Small yellow leaves, crinkled, blew across the road as I drove along a five-mile stretch of highway, straight as an arrow, to do some grocery shopping in the big city, Anaconda, or Andaconda, as the locals call it. The tall fall trees went zipping by with their color changes evident on groups of bushes or fir trees.
A road sign commanded that I slow my speed to 55 mph. This was more like it, watching the mid-20th century working class houses go by at a more leisurely pace. Built close together to the left and right of the narrow highway and set back with only about three feet of lawn on each side, houses began to move slowly enough for me to notice their pretty pastel colors.
The illusion of being trapped in a tunnel was a thought I tried to ignore. This drive reminded me of the East German corridor in 1964, when you had to travel at a constant speed from West Berlin across East Germany to get to West Germany through a corridor where you looked neither right nor left. You were not allowed to stop at all during an hour time period, and if you did, the East German communist security personnel would be sure to stop you for interrogation, at the very least. Only now there were no armed guards.
Obeying the next sign, my sense of time was stretched out when I began moving at
45 mph. A slender bearded man was mowing his lawn, undoubtedly for the last time this year. He wore a tan baseball cap with the brim pulled down low over his face.
In another minute, the authorities said 35 mph. "Make up your mind," I thought impatiently. That day I had a lot to do to make dinner with the food I was planning to buy,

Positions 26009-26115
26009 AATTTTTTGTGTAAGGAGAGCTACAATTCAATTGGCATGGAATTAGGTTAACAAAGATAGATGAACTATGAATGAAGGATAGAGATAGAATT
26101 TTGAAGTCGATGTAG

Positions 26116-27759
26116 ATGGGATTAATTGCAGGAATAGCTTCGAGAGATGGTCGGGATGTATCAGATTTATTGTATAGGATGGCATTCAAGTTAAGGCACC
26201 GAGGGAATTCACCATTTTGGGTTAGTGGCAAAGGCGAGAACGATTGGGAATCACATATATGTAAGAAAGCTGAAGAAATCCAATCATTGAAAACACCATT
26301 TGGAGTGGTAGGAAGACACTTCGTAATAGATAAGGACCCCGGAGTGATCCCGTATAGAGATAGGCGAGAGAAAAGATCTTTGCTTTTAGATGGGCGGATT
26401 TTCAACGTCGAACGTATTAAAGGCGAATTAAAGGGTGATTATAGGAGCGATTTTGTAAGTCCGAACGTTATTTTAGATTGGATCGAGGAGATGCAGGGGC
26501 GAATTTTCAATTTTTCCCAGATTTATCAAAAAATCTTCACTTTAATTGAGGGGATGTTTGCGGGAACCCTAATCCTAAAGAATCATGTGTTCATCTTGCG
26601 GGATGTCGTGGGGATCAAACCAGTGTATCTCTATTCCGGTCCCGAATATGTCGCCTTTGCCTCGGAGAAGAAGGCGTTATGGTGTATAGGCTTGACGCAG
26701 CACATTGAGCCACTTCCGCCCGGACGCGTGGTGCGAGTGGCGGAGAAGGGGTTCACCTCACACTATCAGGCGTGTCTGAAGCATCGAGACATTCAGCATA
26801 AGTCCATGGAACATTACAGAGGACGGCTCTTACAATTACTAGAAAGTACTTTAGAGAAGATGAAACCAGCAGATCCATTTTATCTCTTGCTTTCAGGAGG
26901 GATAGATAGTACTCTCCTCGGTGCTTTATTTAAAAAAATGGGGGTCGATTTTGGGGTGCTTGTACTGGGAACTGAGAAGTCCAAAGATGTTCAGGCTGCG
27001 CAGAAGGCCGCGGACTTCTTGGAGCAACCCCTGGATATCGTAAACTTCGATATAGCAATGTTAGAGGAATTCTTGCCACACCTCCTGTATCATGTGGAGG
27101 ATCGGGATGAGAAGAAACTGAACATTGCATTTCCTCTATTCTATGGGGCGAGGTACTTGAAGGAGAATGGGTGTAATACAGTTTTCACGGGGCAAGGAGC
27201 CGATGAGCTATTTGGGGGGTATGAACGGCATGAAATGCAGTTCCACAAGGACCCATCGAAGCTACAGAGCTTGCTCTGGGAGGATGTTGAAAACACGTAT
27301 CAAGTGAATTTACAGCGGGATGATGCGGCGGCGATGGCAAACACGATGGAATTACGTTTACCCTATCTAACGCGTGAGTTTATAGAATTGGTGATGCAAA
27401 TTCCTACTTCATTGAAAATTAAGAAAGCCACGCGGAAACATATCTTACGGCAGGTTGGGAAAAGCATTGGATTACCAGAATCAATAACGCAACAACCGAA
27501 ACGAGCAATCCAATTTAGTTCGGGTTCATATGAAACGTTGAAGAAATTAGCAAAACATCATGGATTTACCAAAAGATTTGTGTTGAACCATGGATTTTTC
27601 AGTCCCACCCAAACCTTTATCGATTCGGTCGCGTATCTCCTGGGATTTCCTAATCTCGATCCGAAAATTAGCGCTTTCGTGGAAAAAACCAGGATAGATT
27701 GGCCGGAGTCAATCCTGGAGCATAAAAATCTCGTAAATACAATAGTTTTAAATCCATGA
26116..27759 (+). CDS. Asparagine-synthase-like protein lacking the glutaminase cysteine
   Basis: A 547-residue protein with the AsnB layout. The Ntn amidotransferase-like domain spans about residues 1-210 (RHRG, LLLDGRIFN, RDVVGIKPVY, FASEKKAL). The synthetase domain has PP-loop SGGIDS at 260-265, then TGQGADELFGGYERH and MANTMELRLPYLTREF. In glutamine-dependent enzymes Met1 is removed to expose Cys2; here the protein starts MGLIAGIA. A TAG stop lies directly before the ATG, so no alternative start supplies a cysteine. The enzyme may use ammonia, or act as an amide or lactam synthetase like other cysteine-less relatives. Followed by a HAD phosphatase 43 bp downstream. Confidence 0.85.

once I returned home to my small hometown. At this speed, now 25 mph, I enjoyed turning my head left, then right, then left again. That way I could even see people in the storefront windows.
Back in 1964–‘65, when I was a music student, I had been stopped once for carrying suspicious papers. The rifles were real and the guards weren’t smiling; their faces were rigid. The letters I was carrying were in English and erroneously interpreted by the two uniformed Germans. They were postmarked from England, where I hoped to attend a summer chamber music camp.
Two teenagers, probably both guys, were wearing their baseball caps backwards. Their heads were tipped back as if looking at a helicopter flying above. It was a little odd and disturbing to see their mouths wide open. One of them turned his head and waved as I passed.
Remaining at about 20 mph, my right toe began a develop a cramp. What was this? A train car? I wondered what a locomotive engine was doing in the middle of downtown Andaconda. Black on black, the train car jolted my musings back to the steam engine era and to the watch towers, dusty and grim, along the Berlin corridor.
A group of three country men and two women in sloppy blue jeans took baby steps alongside the train engine. The men flaunted straw cowboy hats and working boots. Feeling uneasy, I was unable to discern exactly why. Unpleasant memories, perhaps.
Unexpectedly, a young lady ran at full speed out of a large building across the street from the engine museum. She looked to be in her late twenties, with brownish untidy hair and a strained expression on her contorted, panicked face that was not especially pretty or homely, either. She didn’t even see me, but headed straight for her car parked on the left side of the street. It was unlocked, a 1996 Chevy Bel Aire that carried a crushed fender and rusted paint.
The girl hunkered down in the drivers’ seat, trembling with unrepressed sobs. Crawling along at 15 mph, I impulsively pulled over and parked my car. Looking both ways, I remarked to
myself on how lazily the cars and sparse number of pedestrians were progressing. The street had turned one-way with two lanes. One block east was the highway going the other way.
After waiting for the sad girl to start her car, I was alarmed to watch her pull out into traffic on a one-way street, going the wrong way. I opened my own car door belonging to a blue Honda. Not knowing why, I had to find out if this young lady was okay.